Luigi Barzini Jr. (21 December 1908 – 30 March 1984) was an Italian journalist, writer and politician most famous for his 1964 book The Italians, delving deeply into the Italian national character and introducing many English and German speaking readers to Italian life and culture.[1]

Luigi Barzini Jr.
Luigi Barzini Jr. in 1962
Member of the Italian Chamber of Deputies
In office
12 June 1958 – 24 May 1972
Personal details
Born(1908-12-21)21 December 1908
Milan, Italy
Died30 March 1984(1984-03-30) (aged 75)
Rome, Italy
Political partyItalian Liberal Party
Giannalisa Feltrinelli
(m. 1940⁠–⁠1947)
; divorced
Paola Gadola
(m. 1950⁠–⁠1984)
; his death
ChildrenLudina (1942–)
Benedetta (1943–)
Luigi III (1951–)
Andrea (1952–)
Francesca (1953–)
Parent(s)Luigi Barzini Sr. and Emma Pesavento
ProfessionJournalist, publisher, writer
Inscription in the German edition of: "The Italiens", 1965 (Riemann Archives)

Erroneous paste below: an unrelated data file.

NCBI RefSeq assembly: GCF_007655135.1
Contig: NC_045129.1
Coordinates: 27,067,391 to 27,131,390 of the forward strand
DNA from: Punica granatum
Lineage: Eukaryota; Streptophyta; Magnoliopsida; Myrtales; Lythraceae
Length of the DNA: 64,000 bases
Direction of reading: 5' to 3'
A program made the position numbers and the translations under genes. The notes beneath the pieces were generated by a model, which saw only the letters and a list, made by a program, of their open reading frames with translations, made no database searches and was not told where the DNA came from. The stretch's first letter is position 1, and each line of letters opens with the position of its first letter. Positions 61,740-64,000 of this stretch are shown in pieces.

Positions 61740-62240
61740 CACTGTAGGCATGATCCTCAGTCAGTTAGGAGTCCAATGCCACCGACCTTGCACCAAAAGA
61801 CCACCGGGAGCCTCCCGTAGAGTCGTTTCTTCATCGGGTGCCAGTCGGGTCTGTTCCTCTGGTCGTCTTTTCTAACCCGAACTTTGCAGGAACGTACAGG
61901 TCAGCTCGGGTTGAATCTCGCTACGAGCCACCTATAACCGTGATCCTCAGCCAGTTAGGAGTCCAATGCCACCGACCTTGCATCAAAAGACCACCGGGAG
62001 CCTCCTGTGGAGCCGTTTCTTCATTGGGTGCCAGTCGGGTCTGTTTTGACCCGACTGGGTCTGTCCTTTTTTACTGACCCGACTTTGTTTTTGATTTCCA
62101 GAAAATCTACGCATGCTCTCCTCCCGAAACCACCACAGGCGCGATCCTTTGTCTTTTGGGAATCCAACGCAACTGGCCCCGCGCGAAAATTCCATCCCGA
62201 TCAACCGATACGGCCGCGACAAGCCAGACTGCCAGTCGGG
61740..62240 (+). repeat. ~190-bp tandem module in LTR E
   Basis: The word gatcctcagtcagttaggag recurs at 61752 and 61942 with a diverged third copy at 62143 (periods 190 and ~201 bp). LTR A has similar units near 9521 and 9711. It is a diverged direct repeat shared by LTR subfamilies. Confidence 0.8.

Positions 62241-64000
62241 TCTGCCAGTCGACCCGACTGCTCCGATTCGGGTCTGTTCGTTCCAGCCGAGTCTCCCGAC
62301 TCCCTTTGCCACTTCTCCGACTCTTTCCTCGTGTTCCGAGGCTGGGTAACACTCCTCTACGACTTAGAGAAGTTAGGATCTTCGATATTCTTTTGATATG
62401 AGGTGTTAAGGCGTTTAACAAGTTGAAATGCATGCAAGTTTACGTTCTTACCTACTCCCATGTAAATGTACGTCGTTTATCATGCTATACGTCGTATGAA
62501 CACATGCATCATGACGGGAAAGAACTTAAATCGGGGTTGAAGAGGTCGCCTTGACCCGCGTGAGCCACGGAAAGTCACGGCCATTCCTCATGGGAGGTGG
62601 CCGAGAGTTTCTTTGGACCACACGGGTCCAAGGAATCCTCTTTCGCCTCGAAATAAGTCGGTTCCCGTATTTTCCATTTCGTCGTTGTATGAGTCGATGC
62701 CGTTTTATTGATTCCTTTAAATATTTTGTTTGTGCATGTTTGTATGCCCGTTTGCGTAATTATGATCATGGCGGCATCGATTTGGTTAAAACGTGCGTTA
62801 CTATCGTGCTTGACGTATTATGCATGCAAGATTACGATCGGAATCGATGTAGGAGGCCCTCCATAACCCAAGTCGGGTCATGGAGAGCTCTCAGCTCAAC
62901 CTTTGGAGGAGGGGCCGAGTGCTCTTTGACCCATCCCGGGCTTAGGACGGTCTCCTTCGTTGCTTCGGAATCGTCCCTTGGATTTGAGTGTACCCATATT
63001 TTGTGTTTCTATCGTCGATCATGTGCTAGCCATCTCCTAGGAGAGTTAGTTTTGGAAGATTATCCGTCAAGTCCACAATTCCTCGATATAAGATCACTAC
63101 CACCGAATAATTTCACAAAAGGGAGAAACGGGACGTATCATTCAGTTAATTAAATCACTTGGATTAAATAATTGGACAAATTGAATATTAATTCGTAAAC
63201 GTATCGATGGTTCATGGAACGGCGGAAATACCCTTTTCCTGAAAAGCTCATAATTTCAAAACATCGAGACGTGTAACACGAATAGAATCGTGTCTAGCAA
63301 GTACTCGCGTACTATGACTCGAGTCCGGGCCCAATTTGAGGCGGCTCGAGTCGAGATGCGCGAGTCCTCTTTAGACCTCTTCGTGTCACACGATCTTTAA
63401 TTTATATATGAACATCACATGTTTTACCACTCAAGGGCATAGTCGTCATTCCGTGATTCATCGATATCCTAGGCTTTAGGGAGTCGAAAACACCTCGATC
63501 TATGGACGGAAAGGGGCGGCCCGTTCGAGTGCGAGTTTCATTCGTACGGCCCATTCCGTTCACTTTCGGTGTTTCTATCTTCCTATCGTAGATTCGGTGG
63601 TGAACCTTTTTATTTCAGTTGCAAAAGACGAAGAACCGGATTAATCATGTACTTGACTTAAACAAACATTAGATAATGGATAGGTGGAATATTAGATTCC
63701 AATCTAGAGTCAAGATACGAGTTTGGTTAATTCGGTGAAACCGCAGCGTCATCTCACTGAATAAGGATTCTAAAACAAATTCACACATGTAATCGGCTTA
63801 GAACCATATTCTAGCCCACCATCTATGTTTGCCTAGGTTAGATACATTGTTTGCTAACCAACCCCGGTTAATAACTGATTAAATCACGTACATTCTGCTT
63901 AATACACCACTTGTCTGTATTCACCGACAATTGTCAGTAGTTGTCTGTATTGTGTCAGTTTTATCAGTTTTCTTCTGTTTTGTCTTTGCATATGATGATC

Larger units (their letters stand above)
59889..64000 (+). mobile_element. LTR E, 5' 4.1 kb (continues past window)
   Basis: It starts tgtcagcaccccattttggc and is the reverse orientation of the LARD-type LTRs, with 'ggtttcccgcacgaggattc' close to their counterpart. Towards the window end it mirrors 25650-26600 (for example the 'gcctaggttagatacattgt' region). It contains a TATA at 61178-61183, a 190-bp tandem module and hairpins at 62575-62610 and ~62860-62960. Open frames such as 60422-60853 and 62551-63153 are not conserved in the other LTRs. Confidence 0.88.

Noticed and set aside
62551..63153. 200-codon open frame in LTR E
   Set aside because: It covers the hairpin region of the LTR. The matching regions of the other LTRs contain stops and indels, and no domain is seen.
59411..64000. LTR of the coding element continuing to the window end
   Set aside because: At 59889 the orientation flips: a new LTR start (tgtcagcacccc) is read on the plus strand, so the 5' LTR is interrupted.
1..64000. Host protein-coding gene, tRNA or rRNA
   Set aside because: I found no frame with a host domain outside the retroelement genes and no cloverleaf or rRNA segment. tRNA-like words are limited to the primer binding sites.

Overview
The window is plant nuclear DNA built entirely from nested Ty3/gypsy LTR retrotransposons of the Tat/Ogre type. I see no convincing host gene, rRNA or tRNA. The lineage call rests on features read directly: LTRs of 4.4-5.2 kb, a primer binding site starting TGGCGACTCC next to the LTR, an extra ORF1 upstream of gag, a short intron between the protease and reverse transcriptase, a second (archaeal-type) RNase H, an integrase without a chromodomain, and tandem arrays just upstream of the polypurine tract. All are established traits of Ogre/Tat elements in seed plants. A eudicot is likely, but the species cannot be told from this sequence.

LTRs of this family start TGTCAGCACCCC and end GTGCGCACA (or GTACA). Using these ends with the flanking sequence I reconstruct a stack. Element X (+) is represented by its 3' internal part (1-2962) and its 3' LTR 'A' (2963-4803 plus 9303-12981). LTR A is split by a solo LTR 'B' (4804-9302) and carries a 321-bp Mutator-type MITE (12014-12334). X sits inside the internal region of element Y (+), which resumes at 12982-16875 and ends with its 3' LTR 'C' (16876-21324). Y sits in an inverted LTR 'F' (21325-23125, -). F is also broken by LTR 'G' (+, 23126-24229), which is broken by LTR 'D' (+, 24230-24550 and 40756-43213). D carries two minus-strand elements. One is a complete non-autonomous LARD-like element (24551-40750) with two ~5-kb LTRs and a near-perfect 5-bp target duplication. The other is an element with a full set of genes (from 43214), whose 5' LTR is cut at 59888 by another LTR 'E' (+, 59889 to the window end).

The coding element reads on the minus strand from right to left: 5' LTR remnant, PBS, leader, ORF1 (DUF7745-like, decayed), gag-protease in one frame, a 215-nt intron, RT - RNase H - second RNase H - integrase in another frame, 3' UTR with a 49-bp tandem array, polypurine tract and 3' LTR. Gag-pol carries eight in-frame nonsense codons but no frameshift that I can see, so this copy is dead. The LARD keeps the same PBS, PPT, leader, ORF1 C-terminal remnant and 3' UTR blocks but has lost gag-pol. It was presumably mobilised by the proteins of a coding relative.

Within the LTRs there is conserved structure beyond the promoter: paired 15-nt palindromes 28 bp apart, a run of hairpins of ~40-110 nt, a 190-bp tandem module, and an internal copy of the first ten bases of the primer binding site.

Early life


Barzini junior was born in Milan, Lombardy, the son of Luigi Barzini Sr., a famous journalist. In the 1920s, his father left the Corriere della Sera and moved to the United States, where he directed the Italian-American newspaper Corriere d'America from 1923 to 1931.[1]

After completing his studies in Italy and at Columbia University, Barzini Jr. worked for two New York newspapers, including the New York World.[1] In 1928, together with Richard Washburn Child, former Ambassador to Italy and a supporter of Benito Mussolini, he ghostwrote The Autobiography of Benito Mussolini.[2] He returned to Italy in 1930 to become a correspondent for Corriere della Sera.[1]